London: Adil Rashid bowls leg-spin for a county with an ingrained suspicion of the unorthodox in a country where conditions seldom encourage wrist-spinners.
A generation ago these factors alone would have ensured the 21-year-old Yorkshireman played in undeserved obscurity before a scattering of spectators in one of England's Asian leagues.
For a start, Yorkshire have traditionally distrusted any hint of the exotic, particularly bowlers who deliver out of the back of the hand.
More controversially they neglected for too long the wealth of talent available among the ethnic minorities. Rashid was only the third British-born Asian cricketer to force his way into the Yorkshire team when he made his debut three years ago.
For their part, England have sought in vain for a match-winning wrist-spinner for more than half a century with Ian Salisbury the only player to get anything like an extended run in the past 20 years. Salisbury's figures of 20 wickets from 15 Tests at 76.95 each speak for themselves.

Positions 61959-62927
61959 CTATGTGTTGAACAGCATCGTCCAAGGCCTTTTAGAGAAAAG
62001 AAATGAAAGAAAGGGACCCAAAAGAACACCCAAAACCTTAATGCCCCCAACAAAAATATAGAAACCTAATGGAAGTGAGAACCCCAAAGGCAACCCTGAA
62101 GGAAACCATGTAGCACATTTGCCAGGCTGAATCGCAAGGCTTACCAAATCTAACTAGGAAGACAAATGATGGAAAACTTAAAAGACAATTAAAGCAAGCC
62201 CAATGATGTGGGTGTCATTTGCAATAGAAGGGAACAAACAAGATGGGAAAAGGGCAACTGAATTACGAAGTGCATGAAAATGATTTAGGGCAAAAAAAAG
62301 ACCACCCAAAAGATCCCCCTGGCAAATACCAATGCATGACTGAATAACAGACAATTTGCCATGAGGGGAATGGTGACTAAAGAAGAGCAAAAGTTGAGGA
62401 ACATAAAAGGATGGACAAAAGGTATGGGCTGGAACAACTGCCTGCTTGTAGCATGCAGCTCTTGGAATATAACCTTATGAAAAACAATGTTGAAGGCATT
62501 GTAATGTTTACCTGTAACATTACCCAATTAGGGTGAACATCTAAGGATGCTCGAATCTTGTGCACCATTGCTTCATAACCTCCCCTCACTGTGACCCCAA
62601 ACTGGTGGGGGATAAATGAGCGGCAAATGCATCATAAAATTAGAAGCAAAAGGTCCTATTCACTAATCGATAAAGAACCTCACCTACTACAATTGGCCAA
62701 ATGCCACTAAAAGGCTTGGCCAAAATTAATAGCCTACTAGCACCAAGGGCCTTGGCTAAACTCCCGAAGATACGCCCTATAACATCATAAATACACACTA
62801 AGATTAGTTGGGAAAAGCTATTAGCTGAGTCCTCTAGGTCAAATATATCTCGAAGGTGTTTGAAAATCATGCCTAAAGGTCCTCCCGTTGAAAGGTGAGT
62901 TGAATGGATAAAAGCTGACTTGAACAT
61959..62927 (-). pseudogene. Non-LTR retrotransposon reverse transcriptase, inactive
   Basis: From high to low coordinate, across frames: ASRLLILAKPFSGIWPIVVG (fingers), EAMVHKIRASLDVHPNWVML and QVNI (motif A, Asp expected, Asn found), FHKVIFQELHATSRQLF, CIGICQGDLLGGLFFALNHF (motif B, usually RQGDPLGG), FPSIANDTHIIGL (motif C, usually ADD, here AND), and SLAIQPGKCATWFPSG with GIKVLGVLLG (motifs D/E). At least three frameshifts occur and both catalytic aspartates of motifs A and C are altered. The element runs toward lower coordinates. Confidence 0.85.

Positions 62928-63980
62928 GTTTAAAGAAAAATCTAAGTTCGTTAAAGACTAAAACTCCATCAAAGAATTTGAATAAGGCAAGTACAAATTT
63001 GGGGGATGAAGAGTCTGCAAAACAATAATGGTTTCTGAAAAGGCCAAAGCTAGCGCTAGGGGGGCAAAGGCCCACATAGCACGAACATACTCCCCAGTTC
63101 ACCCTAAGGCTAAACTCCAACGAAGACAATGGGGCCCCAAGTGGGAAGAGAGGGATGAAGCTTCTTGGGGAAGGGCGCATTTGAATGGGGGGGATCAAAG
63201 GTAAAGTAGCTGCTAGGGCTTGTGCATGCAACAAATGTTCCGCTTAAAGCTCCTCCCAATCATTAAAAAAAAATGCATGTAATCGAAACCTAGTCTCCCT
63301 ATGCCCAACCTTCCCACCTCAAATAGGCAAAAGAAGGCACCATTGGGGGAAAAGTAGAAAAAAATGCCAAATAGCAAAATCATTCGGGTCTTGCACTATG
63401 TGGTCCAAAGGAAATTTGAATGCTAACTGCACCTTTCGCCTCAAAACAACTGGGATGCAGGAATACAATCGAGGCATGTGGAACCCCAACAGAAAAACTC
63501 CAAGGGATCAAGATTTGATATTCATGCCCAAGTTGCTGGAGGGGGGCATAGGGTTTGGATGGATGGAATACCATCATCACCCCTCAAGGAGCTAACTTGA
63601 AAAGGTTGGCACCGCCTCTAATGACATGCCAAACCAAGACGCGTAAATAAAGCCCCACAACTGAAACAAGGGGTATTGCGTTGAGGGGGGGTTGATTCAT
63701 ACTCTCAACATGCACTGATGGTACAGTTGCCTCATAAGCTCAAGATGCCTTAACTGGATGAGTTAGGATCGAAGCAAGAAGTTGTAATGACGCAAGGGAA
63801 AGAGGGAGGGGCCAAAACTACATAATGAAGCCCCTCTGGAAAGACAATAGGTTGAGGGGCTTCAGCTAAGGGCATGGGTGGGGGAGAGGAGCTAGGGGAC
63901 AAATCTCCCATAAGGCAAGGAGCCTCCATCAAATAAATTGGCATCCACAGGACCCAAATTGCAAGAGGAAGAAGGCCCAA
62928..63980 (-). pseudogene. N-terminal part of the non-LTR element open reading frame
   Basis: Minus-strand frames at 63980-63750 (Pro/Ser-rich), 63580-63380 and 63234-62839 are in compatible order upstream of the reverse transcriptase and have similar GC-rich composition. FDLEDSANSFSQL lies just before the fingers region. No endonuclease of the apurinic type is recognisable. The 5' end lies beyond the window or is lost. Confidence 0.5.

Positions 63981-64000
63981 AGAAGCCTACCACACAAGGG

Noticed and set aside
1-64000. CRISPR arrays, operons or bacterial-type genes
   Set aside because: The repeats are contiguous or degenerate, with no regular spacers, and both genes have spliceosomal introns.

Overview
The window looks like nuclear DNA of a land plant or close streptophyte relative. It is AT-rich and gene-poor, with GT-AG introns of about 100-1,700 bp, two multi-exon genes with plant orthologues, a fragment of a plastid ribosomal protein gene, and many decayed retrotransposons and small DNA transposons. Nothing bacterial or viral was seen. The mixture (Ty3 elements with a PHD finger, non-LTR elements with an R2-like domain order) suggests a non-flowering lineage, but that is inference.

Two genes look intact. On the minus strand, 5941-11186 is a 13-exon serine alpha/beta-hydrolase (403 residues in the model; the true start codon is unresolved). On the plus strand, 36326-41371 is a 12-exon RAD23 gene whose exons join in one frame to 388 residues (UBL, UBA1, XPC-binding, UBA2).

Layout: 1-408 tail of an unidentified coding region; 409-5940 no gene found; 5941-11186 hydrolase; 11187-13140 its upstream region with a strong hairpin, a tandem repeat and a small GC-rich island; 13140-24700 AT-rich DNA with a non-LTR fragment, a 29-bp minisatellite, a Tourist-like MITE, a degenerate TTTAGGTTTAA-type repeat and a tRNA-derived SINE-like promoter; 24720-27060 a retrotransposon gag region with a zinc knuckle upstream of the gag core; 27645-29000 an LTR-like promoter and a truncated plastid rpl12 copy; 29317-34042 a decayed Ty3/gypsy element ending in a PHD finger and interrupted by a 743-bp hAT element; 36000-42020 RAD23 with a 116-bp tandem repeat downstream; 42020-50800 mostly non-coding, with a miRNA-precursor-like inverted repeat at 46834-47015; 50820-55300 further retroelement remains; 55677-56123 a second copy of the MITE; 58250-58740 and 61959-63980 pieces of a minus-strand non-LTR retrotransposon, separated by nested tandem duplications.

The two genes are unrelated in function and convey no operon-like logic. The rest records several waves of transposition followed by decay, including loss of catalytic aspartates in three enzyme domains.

Hence the excitement over Rashid, who has been carefully nurtured by both county and country.
He was sent to the Caribbean with the England team this year to gain experience and showed maturity and composure during England's brief Twenty20 World Cup campaign.
Rashid then played his first 50-overs international against Ireland after the successful Ashes series before making his debut against Australia at the Oval last Friday.